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Tumino, Stephen (2008) THE LABOR THEORY OF CULTURE. Doctoral Dissertation, University of Pittsburgh. (Unpublished)

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THE LABOR THEORY OF CULTUREStephen Tumino, Ph.D.University of Pittsburgh, 2008The Labor Theory of Culture is a rigorous inquiry into the commonsense of contemporary cultural theory and an effort to articulate a materialist cultural theory as an alternative to the commonsense. Cultural theory, I believe, in focusing on the immanence of culture separate from economics, has ultimately separated culture entirely from the labor relations and conflicts in which it is always involved. It has become so focused on the details of culture and cultural difference that it cannot address cultural difference except on its own immanent terms. It has therefore been increasingly unable, I suggest, to account for the new complexities of culture in relation to the emerging global class dynamics of the late twentieth and early twenty-first century. I argue that by developing a labor theory of culture based on the texts of classical Marxism it becomes possible to address not only the immanent specifics of culture but culture's relation to its outside, which I think provides for a more comprehensive analysis of culture. I realize that to argue for a labor theory of culture today is to write against the grain of cultural theory. I therefore spend some time closely analyzing some of the central assumptions under girding "culturalism" by reading specific texts of theorists such as Georg Lukacs, Stuart Hall, Jacques Derrida, Slavoj Zizek, and Antonio Negri, whose work have transformed the vocabularies and interpretive strategies of contemporary cultural theory. The self-situating of the labor theory of culture is important because almost all contemporary cultural theories regard themselves to be material, if not materialist. The question of what makes materiality in cultural theory is therefore a central question of my project. I for the most part focus on (post)modern North-Atlantic cultural theory and look at the way that the relation of culture to materiality has been deployed in the texts of Immanuel Kant, Roger Scruton, Tom Cohen, Fredric Jameson and Antonio Negri, as well as provide detailed readings of literature (Kafka), art (Matthew Barney), film (The Butcher Boy), and the "culture wars," to make my argument for a labor theory of culture in the contemporary more concrete. iv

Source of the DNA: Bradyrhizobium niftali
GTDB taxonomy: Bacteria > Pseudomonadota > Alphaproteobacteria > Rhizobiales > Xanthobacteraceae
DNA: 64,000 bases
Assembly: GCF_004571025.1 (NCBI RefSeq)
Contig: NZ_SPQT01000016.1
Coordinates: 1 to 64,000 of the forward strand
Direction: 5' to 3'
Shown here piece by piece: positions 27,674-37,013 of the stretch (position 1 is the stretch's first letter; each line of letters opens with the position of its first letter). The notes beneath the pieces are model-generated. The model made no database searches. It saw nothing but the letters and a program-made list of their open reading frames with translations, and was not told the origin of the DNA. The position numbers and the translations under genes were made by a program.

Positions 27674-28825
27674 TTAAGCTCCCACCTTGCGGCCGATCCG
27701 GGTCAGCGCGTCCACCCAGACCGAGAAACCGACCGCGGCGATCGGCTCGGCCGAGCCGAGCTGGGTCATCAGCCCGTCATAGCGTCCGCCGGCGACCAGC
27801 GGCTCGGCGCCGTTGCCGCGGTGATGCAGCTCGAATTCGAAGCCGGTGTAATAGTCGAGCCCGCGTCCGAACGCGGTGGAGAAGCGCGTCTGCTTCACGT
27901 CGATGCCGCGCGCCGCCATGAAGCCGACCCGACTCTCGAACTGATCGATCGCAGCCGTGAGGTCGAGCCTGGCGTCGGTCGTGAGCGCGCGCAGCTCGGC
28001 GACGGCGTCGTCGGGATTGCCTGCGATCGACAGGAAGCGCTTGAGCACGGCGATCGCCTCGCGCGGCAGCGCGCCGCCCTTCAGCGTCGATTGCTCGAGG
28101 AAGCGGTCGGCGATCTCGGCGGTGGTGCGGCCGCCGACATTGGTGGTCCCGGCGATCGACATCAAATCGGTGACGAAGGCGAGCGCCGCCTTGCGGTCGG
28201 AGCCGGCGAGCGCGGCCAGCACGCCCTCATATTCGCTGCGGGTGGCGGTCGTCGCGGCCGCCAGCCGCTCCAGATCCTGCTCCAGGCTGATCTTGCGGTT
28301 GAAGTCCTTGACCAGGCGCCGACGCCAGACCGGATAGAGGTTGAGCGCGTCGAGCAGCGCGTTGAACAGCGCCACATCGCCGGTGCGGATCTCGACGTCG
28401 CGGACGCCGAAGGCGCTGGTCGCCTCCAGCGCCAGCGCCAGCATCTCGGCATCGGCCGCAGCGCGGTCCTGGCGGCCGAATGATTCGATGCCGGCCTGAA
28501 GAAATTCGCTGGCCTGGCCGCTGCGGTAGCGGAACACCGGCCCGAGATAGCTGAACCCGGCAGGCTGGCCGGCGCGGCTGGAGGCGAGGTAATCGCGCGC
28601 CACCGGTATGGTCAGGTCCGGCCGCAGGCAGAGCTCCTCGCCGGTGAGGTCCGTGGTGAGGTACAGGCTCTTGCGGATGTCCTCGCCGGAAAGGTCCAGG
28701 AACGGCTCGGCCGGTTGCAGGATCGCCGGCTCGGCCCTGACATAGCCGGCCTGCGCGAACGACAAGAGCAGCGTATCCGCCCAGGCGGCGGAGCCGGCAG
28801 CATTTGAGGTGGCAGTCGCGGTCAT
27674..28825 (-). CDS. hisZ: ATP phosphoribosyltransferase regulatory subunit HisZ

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Item Type: University of Pittsburgh ETD
Status: Unpublished
CreatorsEmailPitt UsernameORCID
Tumino, Stephensct5@pitt.eduSCT5
ETD Committee:
TitleMemberEmail AddressPitt UsernameORCID
Committee ChairColes, Nicholascoles@pitt.eduCOLES
Committee MemberSeitz, Jamesseitz@pitt.eduSEITZ
Committee MemberMcLaren,
Committee MemberBoone, Troyboone@pitt.eduBOONE
Date: 3 November 2008
Date Type: Completion
Defense Date: 17 April 2008
Approval Date: 3 November 2008
Submission Date: 14 April 2008
Access Restriction: 5 year -- Restrict access to University of Pittsburgh for a period of 5 years.
Institution: University of Pittsburgh
Schools and Programs: Dietrich School of Arts and Sciences > English
Degree: PhD - Doctor of Philosophy
Thesis Type: Doctoral Dissertation
Refereed: Yes
Uncontrolled Keywords: Capitalism; Cohen; Critique; Culturalism; Derrida; film; Foucault; Globalization; ideology; Jameson; Kafka; Lenin; Lukacs; Marxism; Materialism; Matthew Barney; melodrama; mimesis; Negri; popular culture; postmodern; production; Zizek
Other ID:, etd-04142008-143721
Date Deposited: 10 Nov 2011 19:37
Last Modified: 15 Nov 2016 13:40


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